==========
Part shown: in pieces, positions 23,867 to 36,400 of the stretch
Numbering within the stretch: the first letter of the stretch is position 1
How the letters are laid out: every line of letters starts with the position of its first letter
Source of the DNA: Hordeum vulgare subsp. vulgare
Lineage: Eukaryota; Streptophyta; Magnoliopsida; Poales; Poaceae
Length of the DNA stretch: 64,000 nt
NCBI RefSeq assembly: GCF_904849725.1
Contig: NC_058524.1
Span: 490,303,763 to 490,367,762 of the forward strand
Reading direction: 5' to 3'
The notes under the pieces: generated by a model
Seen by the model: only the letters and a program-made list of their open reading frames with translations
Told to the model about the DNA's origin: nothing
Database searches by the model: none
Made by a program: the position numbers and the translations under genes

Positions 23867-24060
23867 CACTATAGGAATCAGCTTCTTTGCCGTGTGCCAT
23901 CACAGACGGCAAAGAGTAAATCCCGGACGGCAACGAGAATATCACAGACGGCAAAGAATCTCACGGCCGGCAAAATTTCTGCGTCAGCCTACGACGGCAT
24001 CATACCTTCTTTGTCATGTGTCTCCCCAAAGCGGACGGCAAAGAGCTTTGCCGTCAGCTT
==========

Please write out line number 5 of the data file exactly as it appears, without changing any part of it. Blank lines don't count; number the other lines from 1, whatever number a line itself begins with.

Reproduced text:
Lineage: Eukaryota; Streptophyta; Magnoliopsida; Poales; Poaceae